12 September 2011
Two young girls at a displaced persons camp outside Dellé, Eritrea, in August of 2000. (photo: Sister Christian Molidor, R.S.M.)
Today’s featured image comes from our extensive collection of photographs by our long time friend and staff member — Sister Christian Molidor, who is retiring from CNEWA this week. The image was taken in conjunction with the story, Eritrea in War’s Aftermath in the Nov/Dec 2000 issue of the magazine. The article was a first hand account by Brother Vincent Pelletier, F.S.C., CNEWA’s Regional Director for Ethiopia and Eritrea, at the time.
We visited a camp for the displaced in the village of Delle, about 18 miles west of Barentu. With some 45,000 residents, it is one of the largest camps in Eritrea. More people are expected to enter the camp as those who fled to Sudan during active fighting continue to return. As we walked through the camp we noticed that many inhabitants had set up shop in their tents and were selling everything from soap powder to beer. Under a canvas, a makeshift school had been organized for the children. I was relieved to see that the children in the camp looked healthy. By contrast, some of the children from surrounding villages appeared malnourished. Some of these people have been in the camp for two years.
You can see more pictures at the link — and we’ll have much more from Sister Christian to share, as well. For the next few days, we’ll be posting more images from her collection for our “Picture of the Day.”
Last Thursday she sent out her final “Greetings from Sister Christian” email message, which you can view on our website as well.
9 September 2011
Tags: Children War Africa
Medical Sisters of St. Joseph fill buckets for the evening wash at their house of formation in Kothamangalam, Kerala, India. (photo: Sister Christian Molidor, R.S.M.)
Our beloved Sister Christian Molidor will be retiring from the agency in a few days. With that we’ll also be retiring her biweekly email message, “Greetings from Sister Christian.” In her most recent message, she leaves us with some inspiring words of wisdom:
Manifest your loyalty in word and deed, keep a promise, find the time; forgo a grudge, forgive an enemy; listen, try to understand, examine your demands on others and think first of someone else.
Appreciate. Be kind. Be gentle. Laugh a little, then laugh a little more, deserve confidence, fight malice and decry complacency.
Express your gratitude, go to church, welcome a stranger; brighten the heart of a child. Take pleasure in the beauty and wonder of the earth.
Speak your love; speak it again. Speak it still once again.
Among her many gifts, Sister Christian is also a talented photojournalist. During her nearly 30-year tenure with us, she captured thousands of images from CNEWA’s world (like the one above). She was eager to share her gift with others and we’d like to share it with you. We will feature a Sister Christian photo from our archive in the ‘Picture of the Day’ post for the next few days.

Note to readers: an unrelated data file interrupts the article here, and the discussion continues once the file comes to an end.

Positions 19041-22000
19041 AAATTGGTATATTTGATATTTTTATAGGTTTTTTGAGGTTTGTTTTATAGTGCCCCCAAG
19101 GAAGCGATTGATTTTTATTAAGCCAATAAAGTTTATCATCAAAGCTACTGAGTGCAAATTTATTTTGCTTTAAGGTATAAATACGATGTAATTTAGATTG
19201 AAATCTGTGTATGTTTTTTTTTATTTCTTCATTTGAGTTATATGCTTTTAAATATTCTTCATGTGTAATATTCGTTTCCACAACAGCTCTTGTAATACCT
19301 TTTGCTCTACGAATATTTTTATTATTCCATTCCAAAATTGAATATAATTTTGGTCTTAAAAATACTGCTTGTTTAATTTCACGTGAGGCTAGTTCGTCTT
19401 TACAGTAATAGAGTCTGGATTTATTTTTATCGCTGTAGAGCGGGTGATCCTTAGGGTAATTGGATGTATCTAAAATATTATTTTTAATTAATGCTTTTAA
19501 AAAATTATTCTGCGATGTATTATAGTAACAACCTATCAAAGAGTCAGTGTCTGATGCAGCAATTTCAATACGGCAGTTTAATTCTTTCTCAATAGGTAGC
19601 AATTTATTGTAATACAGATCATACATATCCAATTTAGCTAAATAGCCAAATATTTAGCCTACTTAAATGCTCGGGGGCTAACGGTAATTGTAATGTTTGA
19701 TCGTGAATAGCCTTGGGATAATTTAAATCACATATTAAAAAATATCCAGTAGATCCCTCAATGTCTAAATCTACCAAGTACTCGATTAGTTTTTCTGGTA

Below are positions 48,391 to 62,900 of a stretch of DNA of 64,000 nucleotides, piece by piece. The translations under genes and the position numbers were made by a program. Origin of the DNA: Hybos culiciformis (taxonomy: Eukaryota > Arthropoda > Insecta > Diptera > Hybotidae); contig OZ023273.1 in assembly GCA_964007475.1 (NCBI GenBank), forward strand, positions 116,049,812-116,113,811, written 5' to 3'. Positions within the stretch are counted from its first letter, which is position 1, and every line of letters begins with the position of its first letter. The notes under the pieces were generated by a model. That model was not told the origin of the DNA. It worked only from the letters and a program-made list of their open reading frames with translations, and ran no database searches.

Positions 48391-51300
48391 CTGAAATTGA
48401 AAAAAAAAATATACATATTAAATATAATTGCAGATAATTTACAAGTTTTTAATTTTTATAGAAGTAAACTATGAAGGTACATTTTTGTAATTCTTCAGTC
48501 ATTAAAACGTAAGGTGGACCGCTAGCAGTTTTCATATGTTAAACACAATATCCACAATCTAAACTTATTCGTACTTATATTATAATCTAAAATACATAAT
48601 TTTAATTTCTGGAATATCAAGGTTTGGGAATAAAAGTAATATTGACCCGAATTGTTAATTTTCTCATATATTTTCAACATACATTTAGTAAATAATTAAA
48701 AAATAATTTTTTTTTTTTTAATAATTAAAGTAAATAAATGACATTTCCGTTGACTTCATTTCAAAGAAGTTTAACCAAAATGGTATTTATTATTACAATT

Read more of Sister Christian’s heartfelt words in her final email message.
8 September 2011
Tags: India Sisters Kerala Vocations (religious)
Trinity Monastery now functions as the primary theologate of the Russian Orthodox Church. (photo: Sean Sprague)
In the September/October 2001 issue of CNEWA World, Sean Sprague reported on Trinity Monastery — believed to be the first religious house named after the Trinity in Russia — and the powerful influence of St. Sergius on generations of religious seeking spiritual guidance at Trinity.
Today, Trinity Monastery is once again a beacon of faith to the Russian people. Pilgrims seeking their cultural roots and religious identity flock to the newly renamed town of Sergei Posad (two hours north of Moscow by commuter train) that surrounds the monastery’s fortified walls. Now free of Communist restraints, Trinity Monastery welcomes the faithful. They come to revere their beloved saint, whose remains lie within the monastery walls, to pray and to reestablish their Christian faith, wounded but not destroyed by 70 years of Communist rule.
For more about this Russian spiritual house and St. Sergius read, A Saga of a Saint.
Meanwhile, Russians — like many Americans — are gearing up for a presidential election next year. And one of the Russian candidates has a resume that is Orthodox — but decidedly unorthodox:
While the Putin-Medvedev tandem remains silent on who will be the main candidate for president in 2012, in the last days first official challengers in the race to the Kremlin have emerged. The one creating the most buzz is the director and temporarily suspended Orthodox priest, Ioann Okhlobystin, whose become the protagonist of discussions on forums, blogs and social networks in Cyrillic. Today artistic director of Euroset, Okhlobystin announced his candidacy on Sept. 5 as an independent.
Learn more about this unusual candidate.
7 September 2011
Tags: Russia Orthodox Church Monastery
Saint Mary’s Port Church in Kollom, Kerala, India, one of the eight founded by St. Thomas, features a mural of Christ and St. Thomas. (photo: Sean Sprague)
Journalist Sean Sprague explored St. Thomas’s influence on southern India's Christians in the March 2010 story, In the Footsteps of St. Thomas.
Culled from the communities he founded, Thomas ordained priests and deacons to minister to their spiritual and temporal needs. Eventually, the heirs of St. Thomas became dependent on the Church of the East — an Eastern Syriac church founded by Thomas and centered in the Persian Empire. The catholicos-patriarch of the Church of the East regularly sent bishops to southern India to ordain priests and deacons and regulate ecclesial life.
Check out more of Sean Sprague’s photos from St. Thomas’s path in the image gallery from the same story, St Thomas’s Influence.
Over the weekend two dozen Indian bishops visited the Vatican and had “heart-to-heart” talks with Pope Benedict XVI regarding, the religious nature of Indian people, discrimination against Catholics, interreligious dialogue and evangelization, as reported by the Catholic News Service today:
“The Holy Father was particularly interested in our efforts at interreligious dialogue,” [Cardinal Oswald Gracias of Mumbai] said. While there have been acts of intimidation and violence against Christians in India, the church is building bridges with members of other religions and “collaborating together to build peace, to build a better India, to see how we could bring God back into society.”
Read the rest of this story in the “News” section of our web site.
6 September 2011
Tags: India Pope Benedict XVI Interreligious Syro-Malabar Catholic Church
Father Pejic is the only full-time staff member at St. Sava’s Serbian Orthodox Church located in Hanover, Germany. (photo: Andy Spyra)